Workers’ Compensation Coverage for Remote Employees’ Injuries: What Happens When Every Day Is Bring Your Child (and Pets, and Neighbors) to Work Day?
Workers’ compensation laws have been in effect in the United States for over a century providing benefits to employees injured on the job. For many years, “on the job” meant injuries that occurred at an office, factory, store, or other site used exclusively for work-related purposes and over which the employer had a significant degree of control. After COVID-19, with many workplaces adopting a hybrid office/remote model, workers’ compensation claims by remote employees has become an issue of concern for most employers.
Generally, injuries that arise out of and occur in the course of employment are covered by workers’ compensation benefits. Telecommuters are covered by the workers’ compensation system, but different factors associated with working from home – as well as the complex web of state-specific workers’ compensation laws – complicate the determination as to whether or not an injury is sufficiently work-related to qualify for coverage.
For example, one employee who fell down a flight of stairs walking from her kitchen to her home office applied for workers’ compensation benefits to cover her injuries. The employer argued that she was getting a drink, not working, so the injuries shouldn’t be covered. The Pennsylvania court cited that state’s “personal comfort doctrine” in determining that the employee’s brief departure from work during her regular hours did not take her injury outside the realm of workers’ compensation coverage. The court decided that the activity she was performing when she was injured was sufficiently job-related to qualify for coverage.
Similarly, a New York court allowed a claim to proceed where the employee was injured while carrying boxed, unassembled furniture for his home office into his house on a lunch break. The furniture was neither provided nor required by his employer, and he was not eligible to be reimbursed for the cost of the new furniture under his employer’s business expense policy. Nevertheless, the court determined that the Worker’s Compensation Board had been too quick to conclude that the activity leading to the employee’s injuries was purely personal.
In contrast, a Florida employee (a workers’ compensation claims adjuster, of all things) brought a claim after she tripped over her dog while reaching for a coffee cup in her kitchen during a break from work. The court determined that she was involved in a personal pursuit, so the injury was not sufficiently work-related to entitle the employee to benefits. As the dissent in that case pointed out, the decision seemed to conflict with years of Florida precedent finding that trip-and-fall accidents occurring on short breaks were covered by workers’ compensation benefits. While the court later tried to distinguish those other cases on the grounds that it was unclear what caused the employees to trip, the location of the accident likely played a role in each case’s outcome.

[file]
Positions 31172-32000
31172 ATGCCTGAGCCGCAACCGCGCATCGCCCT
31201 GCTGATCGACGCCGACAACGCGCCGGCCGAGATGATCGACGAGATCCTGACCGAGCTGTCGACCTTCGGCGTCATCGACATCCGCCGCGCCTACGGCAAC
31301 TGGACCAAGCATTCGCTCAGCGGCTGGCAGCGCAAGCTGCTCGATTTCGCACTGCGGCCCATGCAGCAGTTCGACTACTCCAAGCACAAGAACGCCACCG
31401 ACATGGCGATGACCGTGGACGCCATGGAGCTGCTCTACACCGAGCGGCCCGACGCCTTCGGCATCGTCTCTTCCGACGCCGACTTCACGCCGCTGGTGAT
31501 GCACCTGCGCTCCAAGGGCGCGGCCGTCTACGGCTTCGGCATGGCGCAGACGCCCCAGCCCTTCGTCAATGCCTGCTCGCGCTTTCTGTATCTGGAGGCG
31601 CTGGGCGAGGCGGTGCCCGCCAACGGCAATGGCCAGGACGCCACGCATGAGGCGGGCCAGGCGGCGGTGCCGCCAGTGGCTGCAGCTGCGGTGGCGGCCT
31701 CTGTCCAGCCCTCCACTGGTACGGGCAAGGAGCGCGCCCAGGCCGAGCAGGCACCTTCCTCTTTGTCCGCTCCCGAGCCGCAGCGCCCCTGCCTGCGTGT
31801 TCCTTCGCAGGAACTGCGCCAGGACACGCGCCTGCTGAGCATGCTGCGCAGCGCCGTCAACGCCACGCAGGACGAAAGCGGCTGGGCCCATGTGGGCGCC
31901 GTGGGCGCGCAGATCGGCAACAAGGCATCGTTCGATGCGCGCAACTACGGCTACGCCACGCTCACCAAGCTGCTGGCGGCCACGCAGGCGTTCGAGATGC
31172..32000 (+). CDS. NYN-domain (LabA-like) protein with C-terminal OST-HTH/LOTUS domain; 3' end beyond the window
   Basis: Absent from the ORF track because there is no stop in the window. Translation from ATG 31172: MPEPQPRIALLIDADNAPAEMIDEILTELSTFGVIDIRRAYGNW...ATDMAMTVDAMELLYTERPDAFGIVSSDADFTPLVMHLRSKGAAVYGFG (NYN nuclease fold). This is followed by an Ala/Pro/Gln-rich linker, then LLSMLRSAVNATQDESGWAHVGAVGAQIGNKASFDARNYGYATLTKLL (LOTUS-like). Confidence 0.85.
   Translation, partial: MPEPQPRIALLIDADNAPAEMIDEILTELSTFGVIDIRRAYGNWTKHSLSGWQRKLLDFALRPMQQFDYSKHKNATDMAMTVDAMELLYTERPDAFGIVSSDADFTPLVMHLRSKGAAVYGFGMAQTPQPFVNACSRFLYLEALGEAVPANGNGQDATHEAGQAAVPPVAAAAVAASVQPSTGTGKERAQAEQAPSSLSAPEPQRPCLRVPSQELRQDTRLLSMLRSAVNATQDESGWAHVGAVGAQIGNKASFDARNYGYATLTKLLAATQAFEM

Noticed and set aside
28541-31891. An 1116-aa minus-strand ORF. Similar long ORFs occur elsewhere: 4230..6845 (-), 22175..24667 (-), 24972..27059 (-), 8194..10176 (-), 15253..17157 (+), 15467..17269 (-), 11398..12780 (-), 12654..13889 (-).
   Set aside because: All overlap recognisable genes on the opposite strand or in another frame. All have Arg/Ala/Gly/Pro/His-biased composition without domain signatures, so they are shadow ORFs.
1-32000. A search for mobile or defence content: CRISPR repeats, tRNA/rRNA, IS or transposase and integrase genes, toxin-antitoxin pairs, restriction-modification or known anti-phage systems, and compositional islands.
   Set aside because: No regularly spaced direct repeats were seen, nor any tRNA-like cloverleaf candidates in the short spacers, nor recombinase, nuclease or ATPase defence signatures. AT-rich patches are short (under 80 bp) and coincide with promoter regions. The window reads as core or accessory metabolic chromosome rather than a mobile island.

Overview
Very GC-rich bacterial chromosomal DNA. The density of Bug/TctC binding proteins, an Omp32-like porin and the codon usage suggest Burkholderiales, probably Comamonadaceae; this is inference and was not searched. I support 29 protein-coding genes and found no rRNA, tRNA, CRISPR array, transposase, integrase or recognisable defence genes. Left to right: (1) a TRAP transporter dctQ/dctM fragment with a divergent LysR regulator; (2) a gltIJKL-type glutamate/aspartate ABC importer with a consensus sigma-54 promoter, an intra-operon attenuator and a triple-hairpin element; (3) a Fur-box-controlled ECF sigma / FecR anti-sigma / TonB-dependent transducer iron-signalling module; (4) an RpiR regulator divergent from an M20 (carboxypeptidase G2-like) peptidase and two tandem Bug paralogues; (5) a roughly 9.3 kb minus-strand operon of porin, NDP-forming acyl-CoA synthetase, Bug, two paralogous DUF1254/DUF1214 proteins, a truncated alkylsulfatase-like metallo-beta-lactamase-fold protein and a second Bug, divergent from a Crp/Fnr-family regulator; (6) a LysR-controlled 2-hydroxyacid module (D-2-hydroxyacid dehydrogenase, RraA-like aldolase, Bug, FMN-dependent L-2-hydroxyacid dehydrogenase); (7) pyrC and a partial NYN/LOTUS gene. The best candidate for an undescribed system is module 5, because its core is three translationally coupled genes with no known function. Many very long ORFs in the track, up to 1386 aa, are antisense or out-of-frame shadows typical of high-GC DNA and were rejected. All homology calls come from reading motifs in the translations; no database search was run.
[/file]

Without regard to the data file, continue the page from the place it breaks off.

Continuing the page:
Another attempt to stretch the bounds of worker’s compensation coverage occurred in a case where, tragically, an employee suffered severe injuries from an assault that occurred while she was in her kitchen making lunch. The assault was committed by a neighbor whom the employee had admitted to her home. The court agreed with the employee that her injuries occurred during the course of her employment, meeting one half
of the legal standard for coverage. After a detailed legal analysis, however, it rejected her argument that she would not have been at home if not for her job and determined that she did not qualify for benefits because her injuries did not arise out of her employment.
Somewhat confused? You’re not alone. So what’s an employer to do?
The first important step is to review your existing workers’ compensation coverage. What does it say, if anything, about remote workers? Remember that each state has its own workers’ compensation system and governing law. You need to ensure that your company has sufficient coverage to address potential risks in all locations where it has employees working remotely, whether full time or on a hybrid schedule. Workers’ compensation provides monetary benefits to injured employees, but it also protects employers from costly lawsuits by establishing an exclusive remedy for employees to recover medical costs, lost wages, and other expenses incurred as a result of an on-the-job injury. So while it’s sometimes in a company’s best interest to dispute a workers’ compensation claim, letting your insurance policy do what it’s designed to do can also make sense.
You should also review your company’s policy on reporting work-related injuries and make sure it is easily accessible to remote workers. Confirm that the policy includes specific instructions on how, when, and to whom employees are required to report injuries that occur at work.
Also, protect your company from claims by having a robust remote work policy that sets standards for employees to maintain a safe work environment. In particular, require an ergonomic review of home worksites to protect against cumulative injuries such as carpal tunnel and neck and back pain.
And maybe consider a policy against pets in the kitchen.
If you have questions about workers’ compensation coverage for remote employees (or on whether COVID-related illnesses are covered by workers’ compensation, which is a topic that could easily fill another article), don’t hesitate to contact your local Dorsey attorney for guidance.